Is there a social healthcare crisis looming in NZ?

2 min read
May 9, 2024

The Financial Services Council (FSC) has released its latest Insight & Trends report that shows that New Zealand is facing a social healthcare crisis.

Richard Klipin, CEO of the FSC, said “It is great that we are living longer, but this will put significant strain on our social systems, with Kiwis over 65 set to double by 2050 and life expectancy at an average of 82 years old. 

‘As the pace of life span speeds up, we aren’t seeing an equal improvement in our health span and as such, research indicates that we are living half of our lives in moderate or poor health,” continued Klipin.

In the week of World Health Day, with the theme ‘My health, my right’, the FSC has delved into industry data which shows that an additional quarter of a million Kiwis turned to health insurance in the last year.

“Older people have a significant part to play in our society and with many working longer, we urgently need to look at how our public and private health systems can work together to enable a healthier ageing population to play an active part in society,” added Klipin.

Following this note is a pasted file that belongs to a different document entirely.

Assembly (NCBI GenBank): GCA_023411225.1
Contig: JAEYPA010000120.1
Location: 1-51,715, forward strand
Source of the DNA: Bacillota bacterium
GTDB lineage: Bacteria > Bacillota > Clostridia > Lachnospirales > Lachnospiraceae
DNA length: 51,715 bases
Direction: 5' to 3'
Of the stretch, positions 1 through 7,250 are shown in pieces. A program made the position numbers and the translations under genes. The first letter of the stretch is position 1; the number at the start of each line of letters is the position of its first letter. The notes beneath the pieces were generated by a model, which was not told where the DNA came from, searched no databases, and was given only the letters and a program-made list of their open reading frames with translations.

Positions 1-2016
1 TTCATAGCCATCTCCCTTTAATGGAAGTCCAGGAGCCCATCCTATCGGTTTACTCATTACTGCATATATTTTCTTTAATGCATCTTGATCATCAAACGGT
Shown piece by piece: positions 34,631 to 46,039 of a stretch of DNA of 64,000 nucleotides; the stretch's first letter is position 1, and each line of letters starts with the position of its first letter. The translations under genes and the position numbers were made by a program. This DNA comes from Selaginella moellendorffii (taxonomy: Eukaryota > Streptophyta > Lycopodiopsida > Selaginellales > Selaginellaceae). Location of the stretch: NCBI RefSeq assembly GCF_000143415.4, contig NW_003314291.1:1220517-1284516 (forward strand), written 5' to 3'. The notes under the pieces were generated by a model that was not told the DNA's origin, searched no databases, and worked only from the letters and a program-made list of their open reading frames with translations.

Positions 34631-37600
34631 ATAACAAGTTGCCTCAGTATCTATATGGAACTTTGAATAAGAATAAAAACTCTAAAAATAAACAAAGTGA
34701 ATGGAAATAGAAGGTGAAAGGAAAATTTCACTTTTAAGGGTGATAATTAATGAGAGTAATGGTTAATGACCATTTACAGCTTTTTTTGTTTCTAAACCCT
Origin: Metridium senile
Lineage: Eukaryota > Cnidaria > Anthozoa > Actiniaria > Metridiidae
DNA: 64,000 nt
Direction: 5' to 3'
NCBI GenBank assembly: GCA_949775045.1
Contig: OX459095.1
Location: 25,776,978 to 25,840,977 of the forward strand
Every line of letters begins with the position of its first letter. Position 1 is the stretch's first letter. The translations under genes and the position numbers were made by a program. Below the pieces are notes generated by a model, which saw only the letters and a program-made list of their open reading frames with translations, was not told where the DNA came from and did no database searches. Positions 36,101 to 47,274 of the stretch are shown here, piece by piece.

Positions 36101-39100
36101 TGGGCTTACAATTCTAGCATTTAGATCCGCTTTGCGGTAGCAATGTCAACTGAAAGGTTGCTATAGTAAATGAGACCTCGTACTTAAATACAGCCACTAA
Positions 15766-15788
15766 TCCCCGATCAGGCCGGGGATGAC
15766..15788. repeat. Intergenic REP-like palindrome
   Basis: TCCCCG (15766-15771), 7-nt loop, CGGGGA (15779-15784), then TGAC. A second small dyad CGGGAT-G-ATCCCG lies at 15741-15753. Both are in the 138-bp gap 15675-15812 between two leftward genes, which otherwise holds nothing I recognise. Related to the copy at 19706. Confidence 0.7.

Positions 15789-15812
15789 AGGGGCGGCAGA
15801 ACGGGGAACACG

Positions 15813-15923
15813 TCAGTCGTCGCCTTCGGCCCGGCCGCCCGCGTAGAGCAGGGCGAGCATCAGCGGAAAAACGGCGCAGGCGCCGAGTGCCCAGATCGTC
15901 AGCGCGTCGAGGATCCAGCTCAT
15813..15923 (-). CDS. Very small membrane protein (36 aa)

The report highlights that:

  • There is a looming social healthcare crisis as our ageing populations live longer, but not healthier.
  • The number of Kiwis with health insurance has increased in New Zealand to 1.45 million in 2023.
  • The most concerning health issue reported in 2023, especially for the younger generations, is mental health.
  • Life expectancy has increased by 11 years from 71 in 1960 to 82 in 2021, with women likely to live around 3.5 years longer than men according to Stats NZ. 
  • 86% of New Zealanders report they are good health, much higher than the OECD of 68% and one of the highest scores across the OECD.

“We need to rethink healthcare and create a well-balanced and integrated health system that achieves great patient outcomes for the benefit of all New Zealanders as they age.

‘We are calling for a cross-party and industry focus on solving our looming social healthcare crisis before it becomes too late.

‘Increasing collaboration with the private sector and utilising the private sector’s skills and priorities is a key driver in our policy priority to deliver accessible and affordable healthcare in our Blueprint for Growth, to enable New Zealanders to maintain their wellbeing for as long as they can,” concluded Klipin. 


Access the Insights and Trends report on affordable and accessible healthcare here.

For all media enquiries, please contact: 

Haydee Stroud
Acting Chief Executive Officer
Financial Services Council of New Zealand